Optimism and change
According the latest survey of the Palestinian Central Bureau of Statistics, some 26.2% of families live in poverty and 14.1% live in deep poverty for a total of 40.3% living in poverty or deep poverty in the WB and Gaza. The situation in Gaza is worse than in the WB. By contrast, any casual visitor to Ramallah is struck by 5 star hotels, fancy banquets, hummers and SUVs, and the latest models of Mercedes cars. And throughout the occupied Palestinian territories, over 200 thousand employees draw salaries from foreign aid channeled through the “Palestinian authority” with lots of strings attached (to support the status quo). De facto one party rules function in the WB and in Gaza with economic incentives against radical change in toe. Even a simple thing like university student union elections, parties were excluded. With so many people benefitting from a continuation of the status quo, some find it hard to envisage meaningful change. But wasn't that the situation in Egypt for decades and that is now dramatically changing? Now the Egyptian ex-President (a lackey of Israeli and US foreign policies) and his two wealthy sons are under detention and will be indicted soon. The Egyptian airline canceled its regular flights to Tel Aviv. The Egyptian government just ordered a review of the sale of natural gas to Israel (where it was sold below value with some benefits to the wealthy Egyptian elites); this was costing the Egyptian people 3-4 billion annually. And the demonstrators in Cairo marched to and surrounded the Israeli embassy demanding its ouster.*
In my talks in the US, I predicted that the President of Yemen will be next (he is the most subservient to Israeli and US governments). A million marched in Yemen last Friday. Syrian President (good on rhetoric but also serving status quo) is besieged. The list goes on. Youth in many Palestinian cities including in Ramallah, Bethlehem, and Gaza are mobilizing. There are ongoing hunger strikes, protest tents, and conventions (one in Bethlehem Saturday will have over 1000 attendees). The winds of change are blowing. Israeli elites are shaken and have begun to debate among themselves what to do (maybe even accept a larger Bantustan and call it a Palestinian state without the refugees allowed to return). But it is too little, too late. A global intifada is ongoing. We the people, insist on justice (which brings a durable peace). On the ground here in Palestine, our struggle is one person at a time, one village at a time. In my talks abroad, I gave the example of Al-Walaja village. To really understand the Palestinian struggle come visit us and work with us. If you can't do that, watch this excellent documentary:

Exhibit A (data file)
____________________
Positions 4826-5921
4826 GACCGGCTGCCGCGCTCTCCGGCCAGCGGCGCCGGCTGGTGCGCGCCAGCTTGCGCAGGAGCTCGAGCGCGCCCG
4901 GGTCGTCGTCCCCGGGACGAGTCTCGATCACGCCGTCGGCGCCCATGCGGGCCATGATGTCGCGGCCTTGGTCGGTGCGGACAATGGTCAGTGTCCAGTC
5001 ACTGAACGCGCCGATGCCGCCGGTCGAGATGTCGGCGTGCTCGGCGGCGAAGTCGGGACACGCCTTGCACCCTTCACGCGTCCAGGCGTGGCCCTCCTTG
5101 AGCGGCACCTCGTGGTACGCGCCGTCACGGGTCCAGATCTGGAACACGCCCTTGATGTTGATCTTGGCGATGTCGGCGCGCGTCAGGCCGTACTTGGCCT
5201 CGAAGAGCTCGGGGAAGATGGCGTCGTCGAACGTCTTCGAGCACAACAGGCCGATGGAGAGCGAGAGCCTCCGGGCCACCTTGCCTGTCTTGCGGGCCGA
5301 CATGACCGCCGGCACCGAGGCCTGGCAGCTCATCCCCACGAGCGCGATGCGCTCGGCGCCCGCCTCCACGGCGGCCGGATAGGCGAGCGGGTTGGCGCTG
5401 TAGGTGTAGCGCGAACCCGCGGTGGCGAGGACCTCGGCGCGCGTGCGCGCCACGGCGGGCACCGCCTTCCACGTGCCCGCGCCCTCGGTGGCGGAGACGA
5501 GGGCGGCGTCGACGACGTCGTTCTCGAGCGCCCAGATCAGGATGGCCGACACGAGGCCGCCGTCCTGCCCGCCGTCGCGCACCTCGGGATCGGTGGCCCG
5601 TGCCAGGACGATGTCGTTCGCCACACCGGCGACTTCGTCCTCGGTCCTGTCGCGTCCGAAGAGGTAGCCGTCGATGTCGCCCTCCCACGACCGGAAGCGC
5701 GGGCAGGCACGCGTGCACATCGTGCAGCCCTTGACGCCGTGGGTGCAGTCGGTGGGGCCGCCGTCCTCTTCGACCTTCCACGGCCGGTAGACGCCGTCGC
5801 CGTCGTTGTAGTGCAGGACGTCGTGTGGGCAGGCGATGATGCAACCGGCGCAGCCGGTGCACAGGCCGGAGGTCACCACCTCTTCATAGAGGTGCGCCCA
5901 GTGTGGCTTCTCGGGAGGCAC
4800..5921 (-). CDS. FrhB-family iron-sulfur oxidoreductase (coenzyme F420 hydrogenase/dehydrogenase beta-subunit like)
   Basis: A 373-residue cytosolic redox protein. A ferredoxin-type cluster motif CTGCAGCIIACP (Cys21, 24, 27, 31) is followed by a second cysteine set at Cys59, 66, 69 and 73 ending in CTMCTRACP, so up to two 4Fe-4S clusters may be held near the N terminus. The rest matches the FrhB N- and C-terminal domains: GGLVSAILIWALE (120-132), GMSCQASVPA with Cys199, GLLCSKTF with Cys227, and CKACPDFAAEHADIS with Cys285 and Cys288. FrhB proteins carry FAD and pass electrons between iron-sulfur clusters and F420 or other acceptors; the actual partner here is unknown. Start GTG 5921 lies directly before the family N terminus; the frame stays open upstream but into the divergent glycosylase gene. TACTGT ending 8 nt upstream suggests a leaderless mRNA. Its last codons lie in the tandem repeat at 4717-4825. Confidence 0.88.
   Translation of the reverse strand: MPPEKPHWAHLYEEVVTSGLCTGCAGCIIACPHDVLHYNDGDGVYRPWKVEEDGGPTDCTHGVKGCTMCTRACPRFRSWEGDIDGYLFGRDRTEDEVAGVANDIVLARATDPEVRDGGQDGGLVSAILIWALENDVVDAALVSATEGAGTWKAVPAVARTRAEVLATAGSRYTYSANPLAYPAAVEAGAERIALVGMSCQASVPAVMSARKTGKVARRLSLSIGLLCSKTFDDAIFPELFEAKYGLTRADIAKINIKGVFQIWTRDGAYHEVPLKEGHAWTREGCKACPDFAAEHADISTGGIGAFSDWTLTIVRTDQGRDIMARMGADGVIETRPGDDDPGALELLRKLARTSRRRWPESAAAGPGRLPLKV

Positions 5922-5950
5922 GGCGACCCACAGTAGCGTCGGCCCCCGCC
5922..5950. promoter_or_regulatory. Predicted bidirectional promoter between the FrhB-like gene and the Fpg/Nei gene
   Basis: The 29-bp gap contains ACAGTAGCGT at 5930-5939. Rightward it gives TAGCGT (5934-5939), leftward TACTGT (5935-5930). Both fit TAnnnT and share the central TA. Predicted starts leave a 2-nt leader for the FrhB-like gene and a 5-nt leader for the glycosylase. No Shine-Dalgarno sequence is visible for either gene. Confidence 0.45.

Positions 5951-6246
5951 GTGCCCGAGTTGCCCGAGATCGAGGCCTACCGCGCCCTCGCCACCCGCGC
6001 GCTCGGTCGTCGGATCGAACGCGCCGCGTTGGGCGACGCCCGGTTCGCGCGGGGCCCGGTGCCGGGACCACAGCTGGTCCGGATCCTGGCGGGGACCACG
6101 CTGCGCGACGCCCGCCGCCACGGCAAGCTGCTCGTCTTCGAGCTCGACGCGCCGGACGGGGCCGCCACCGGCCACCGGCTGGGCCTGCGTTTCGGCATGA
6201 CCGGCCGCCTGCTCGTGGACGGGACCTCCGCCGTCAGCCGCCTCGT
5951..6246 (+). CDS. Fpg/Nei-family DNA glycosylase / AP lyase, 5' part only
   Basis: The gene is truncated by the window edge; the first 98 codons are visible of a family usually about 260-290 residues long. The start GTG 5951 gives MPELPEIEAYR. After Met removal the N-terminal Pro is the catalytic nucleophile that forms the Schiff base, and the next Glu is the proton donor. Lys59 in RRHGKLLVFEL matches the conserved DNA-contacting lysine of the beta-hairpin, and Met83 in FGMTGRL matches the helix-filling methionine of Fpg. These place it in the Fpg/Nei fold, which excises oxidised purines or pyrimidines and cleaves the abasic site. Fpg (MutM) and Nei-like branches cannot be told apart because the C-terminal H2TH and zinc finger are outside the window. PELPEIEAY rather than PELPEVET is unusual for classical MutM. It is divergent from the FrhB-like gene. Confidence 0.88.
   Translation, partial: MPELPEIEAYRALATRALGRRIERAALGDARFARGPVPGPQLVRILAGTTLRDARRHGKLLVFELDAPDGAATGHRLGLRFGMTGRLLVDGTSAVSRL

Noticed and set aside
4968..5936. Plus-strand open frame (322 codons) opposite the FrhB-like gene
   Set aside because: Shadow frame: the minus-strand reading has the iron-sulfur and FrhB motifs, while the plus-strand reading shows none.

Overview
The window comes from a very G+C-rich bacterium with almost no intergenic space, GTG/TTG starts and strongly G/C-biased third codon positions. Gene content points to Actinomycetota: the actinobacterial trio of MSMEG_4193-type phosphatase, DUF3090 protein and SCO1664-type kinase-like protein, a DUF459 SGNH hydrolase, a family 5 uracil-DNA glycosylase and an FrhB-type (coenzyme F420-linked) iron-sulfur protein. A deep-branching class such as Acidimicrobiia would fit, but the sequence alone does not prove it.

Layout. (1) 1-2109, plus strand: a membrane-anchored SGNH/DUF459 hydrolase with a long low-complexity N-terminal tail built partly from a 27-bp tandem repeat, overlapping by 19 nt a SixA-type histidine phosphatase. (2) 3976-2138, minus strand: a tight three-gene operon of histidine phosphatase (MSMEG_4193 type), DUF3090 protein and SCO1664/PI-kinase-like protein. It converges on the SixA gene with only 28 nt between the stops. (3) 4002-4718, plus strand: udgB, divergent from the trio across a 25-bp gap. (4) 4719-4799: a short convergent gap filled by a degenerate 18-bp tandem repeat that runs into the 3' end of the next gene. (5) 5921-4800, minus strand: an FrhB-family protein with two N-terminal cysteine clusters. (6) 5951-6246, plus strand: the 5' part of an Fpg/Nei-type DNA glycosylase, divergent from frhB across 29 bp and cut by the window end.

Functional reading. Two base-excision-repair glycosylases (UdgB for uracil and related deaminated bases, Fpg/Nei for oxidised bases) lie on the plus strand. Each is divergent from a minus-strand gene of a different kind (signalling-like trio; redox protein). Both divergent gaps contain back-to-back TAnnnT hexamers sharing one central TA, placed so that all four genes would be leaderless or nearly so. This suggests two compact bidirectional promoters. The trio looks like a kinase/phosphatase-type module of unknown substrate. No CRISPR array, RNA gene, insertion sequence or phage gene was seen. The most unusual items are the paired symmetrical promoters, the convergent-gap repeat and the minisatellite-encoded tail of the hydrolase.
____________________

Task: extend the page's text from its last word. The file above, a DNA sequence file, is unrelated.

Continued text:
Gaza war crimes investigation: Israeli drones (with Arabic subtitles)
*Israeli Embassy in Cairo under siege
Action: On Tuesday, some people from the Jenin Freedom Theater (founded by Juliano Mer-Khamis) came to our village and presented the film Arna's children (which everyone should see). On Saturday at noon in front of the Muqata' there will be a demonstration by artists and friends of art demanding the Palestinian authority bring the killers to justice. I recalled this paragraph from my 2004 book "Sharing the Land of Canaan: Human Rights and the Israeli Palestinian Struggle" (http://qumsiyeh.org/sharingthelandofcanaan/) that was put in practice by the Freedom Theater thanks to Jule’s work: "Perhaps we need to teach children to value themselves, value teamwork, respect others, and defend the rights of minorities. This is not as simple as it seems. Adults need to learn to accept, in a very positive fashion, views that are foreign to them. In other words, someone who expresses his views should be listened to and respected regardless of how sacred the ‘holy cows’ are. Would you be willing to listen rationally to a view radically different from your own on your religion or your way of doing things? Would you be willing to defend wholeheartedly the right of that person to present his view?"